In the mid-1980s, at that age when young people first endure real cruelty at one another’s hands, Finn held far-downstream status at a suburban junior high school. His was the classical rough go: He was smart but removed, superficially and actually bookish, tuned into the strangeness of young-teenage social dynamics but inept at converting that knowledge to currency. “I wasn’t good at hockey,” Finn said. “Which, growing up in Edina, Minnesota, puts a target on your back.”

A wormhole opened up via Replacements records—a friend’s older sister knew Tommy Stinson—and dumped him out one afternoon at an all-ages matinee at First Avenue, the blackwashed brick bunker downtown whose wall of stars now bears the names of both of Finn’s bands. The Violent Femmes were on the stage; Finn, as one of his manically religious narrators might put it, got born again. He had seen arena acts tour-bussing through the Twin Cities, but now, instead of straining for glimpses, he drowned in detail. He elbowed up to where he could memorize pedal boards. He sniffed the smoke coming off Djarum clove cigarettes. “I loved being so close,” Finn said. “I just wanted to keep coming back.” 

Finn’s songs are no place for kids, but his career can nevertheless be read as a sideways ode to the adolescent moment when he found a crowd and snapped into place within it. He’s a scenemaker, in every sense. At Boston College in the early ‘90s, Finn taught his friend Steve Barone a few guitar chords and assigned a syllabus: Pavement, Archers of Loaf, the ‘Mats. “Craig was my turner-onner guy,” Barone said. “I learned a couple songs he’d played with his high school band, and I’d play them for girls and take credit for them. They were easy, but they were complete.”

After graduation, answering phones for American Express annuities back in Minneapolis, Finn called Barone and some other Boston buddies and talked them into uprooting; thus was born Lifter Puller. Art exaggerated life; they played rowdy shows about rowdier ones. (The words to “The Bears,” from 1997’s Half Dead and Dynamite, came to Finn over a weekend, after the band’s bassist, Tom Roach, told him about an adrenal night out at a gay bar in San Francisco: “The mechanical bull is rubbing right through the wool of your pant leg / The line dance starts, it pounds along with your heart, and you’re stranded.”) “We flirted with some pyrotechnics,” Finn admitted—by which he meant that they put metal trays atop their stage rigs, filled them with lighter fluid, and set it ablaze—and took a rocker’s ration of liquor and weed, and the songs turned these antics into tall tales of wild Ketamine chases, or the goings-on at a nightclub fated for arson. Finn’s bar-scarred voice, set to woozy backbeats and staticky guitar chromaticism, surveyed a trick-mirror Twin Cities.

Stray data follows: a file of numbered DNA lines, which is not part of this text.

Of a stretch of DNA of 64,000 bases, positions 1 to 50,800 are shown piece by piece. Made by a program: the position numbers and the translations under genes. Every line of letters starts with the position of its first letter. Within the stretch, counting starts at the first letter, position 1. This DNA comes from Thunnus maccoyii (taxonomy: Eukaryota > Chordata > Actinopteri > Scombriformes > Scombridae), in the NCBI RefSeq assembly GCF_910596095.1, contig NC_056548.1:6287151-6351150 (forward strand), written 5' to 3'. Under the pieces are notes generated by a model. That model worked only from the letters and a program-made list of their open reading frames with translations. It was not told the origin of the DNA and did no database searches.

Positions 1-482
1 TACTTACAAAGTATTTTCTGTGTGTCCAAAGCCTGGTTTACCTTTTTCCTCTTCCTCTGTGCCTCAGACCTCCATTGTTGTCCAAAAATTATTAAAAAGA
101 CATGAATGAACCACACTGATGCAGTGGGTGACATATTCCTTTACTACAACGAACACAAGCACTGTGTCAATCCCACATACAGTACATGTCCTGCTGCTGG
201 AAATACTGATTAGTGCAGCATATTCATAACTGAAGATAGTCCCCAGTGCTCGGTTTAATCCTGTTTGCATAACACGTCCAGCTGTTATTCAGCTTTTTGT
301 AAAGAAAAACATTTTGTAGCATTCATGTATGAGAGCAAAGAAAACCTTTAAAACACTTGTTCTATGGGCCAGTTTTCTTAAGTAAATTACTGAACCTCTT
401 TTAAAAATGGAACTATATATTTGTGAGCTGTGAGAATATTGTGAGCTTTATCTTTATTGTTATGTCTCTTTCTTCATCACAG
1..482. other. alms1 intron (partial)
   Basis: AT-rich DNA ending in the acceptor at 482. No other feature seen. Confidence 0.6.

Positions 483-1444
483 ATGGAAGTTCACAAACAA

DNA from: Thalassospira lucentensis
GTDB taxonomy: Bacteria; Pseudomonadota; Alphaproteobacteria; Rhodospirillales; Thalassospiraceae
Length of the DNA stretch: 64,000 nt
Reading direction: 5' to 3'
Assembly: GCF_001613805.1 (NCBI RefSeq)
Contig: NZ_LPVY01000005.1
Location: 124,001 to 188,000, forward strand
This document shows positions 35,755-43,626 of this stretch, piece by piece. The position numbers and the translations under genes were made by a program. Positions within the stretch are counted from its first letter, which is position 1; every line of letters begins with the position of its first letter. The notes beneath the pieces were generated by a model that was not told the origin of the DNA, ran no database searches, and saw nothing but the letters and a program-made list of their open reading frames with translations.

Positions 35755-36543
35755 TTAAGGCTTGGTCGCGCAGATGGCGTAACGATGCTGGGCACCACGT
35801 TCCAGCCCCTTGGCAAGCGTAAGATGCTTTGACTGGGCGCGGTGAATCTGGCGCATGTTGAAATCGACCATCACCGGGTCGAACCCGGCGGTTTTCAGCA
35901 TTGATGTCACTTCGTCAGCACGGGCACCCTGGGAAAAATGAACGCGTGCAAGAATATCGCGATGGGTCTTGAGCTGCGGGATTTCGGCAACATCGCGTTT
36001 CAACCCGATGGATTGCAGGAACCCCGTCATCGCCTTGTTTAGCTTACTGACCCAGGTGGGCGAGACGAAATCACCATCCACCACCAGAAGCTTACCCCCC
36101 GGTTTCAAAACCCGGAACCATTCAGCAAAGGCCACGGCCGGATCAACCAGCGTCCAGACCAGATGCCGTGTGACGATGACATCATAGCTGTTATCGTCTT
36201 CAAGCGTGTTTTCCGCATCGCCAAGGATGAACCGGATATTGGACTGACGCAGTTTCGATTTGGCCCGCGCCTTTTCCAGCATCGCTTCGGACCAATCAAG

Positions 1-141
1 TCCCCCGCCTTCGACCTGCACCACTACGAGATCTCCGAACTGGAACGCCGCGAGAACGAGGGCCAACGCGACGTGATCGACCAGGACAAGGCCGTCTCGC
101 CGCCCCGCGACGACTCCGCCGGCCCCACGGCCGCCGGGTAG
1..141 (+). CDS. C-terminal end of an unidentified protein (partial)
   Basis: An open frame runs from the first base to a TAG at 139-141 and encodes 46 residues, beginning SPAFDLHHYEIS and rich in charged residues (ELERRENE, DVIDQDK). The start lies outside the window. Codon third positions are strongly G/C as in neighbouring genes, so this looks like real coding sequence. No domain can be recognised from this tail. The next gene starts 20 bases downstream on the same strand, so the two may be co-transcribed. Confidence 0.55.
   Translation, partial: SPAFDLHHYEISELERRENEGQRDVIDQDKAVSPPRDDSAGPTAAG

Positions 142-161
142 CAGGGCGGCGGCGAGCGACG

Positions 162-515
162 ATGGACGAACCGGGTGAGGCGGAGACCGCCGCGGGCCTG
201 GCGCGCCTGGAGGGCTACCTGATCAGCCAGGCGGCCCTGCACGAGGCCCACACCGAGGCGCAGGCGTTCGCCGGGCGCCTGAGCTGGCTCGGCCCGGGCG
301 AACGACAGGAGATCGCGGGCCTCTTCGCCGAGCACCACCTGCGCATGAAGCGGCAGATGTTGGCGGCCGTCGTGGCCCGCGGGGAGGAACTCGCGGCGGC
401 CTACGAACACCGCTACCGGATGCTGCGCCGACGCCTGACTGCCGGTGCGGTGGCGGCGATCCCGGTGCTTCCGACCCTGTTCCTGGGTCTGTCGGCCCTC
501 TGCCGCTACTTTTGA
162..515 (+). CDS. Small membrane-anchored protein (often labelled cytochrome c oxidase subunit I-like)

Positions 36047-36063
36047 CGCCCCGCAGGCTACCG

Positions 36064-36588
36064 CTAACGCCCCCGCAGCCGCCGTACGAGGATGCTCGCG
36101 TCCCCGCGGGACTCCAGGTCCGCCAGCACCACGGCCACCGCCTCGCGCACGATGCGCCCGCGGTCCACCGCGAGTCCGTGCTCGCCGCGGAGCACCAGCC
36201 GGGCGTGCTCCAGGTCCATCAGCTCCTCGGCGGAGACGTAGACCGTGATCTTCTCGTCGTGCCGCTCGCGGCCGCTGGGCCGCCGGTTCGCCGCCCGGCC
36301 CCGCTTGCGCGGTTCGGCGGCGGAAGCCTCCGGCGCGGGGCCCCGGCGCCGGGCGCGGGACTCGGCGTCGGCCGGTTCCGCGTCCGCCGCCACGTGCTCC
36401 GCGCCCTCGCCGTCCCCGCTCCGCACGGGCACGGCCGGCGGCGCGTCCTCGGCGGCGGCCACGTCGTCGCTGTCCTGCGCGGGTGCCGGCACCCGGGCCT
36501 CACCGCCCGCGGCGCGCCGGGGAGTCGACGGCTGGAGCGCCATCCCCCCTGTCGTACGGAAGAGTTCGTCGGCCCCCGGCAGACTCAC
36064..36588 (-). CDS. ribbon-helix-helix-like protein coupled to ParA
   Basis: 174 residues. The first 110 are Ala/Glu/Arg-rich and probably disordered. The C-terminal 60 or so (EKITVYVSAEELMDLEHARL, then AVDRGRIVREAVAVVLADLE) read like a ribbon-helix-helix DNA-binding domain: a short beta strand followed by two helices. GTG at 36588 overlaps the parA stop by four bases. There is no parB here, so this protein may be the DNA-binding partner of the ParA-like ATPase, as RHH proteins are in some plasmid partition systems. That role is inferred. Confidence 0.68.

After that band broke up, Finn and Kubler—who had replaced Roach on bass—decamped to New York to, in the now-worn telling, win Brooklyn back for rock ‘n’ roll. (The Pitchfork review of the Hold Steady’s 2004 debut calls Kubler’s shredding “gory enough to disembowel whole synth-pop bands.”) 2005’s Separation Sunday and 2006’s Boys and Girls in America, whose acclaim let Finn quit his day job, were epics of Lifter Puller-ian debauchery, spanning dark parks, druggy parties, and denouement masses. But they also carried something like statements of purpose, a surfacing of the subtext. “I believe in the bodies, and I believe in the blood,” Finn sings on “212 Margarita,” a revered B-side. “I believe in the salt on the rims of the glasses, ‘cause that makes us thirsty / and when we drink then we all fall in love.”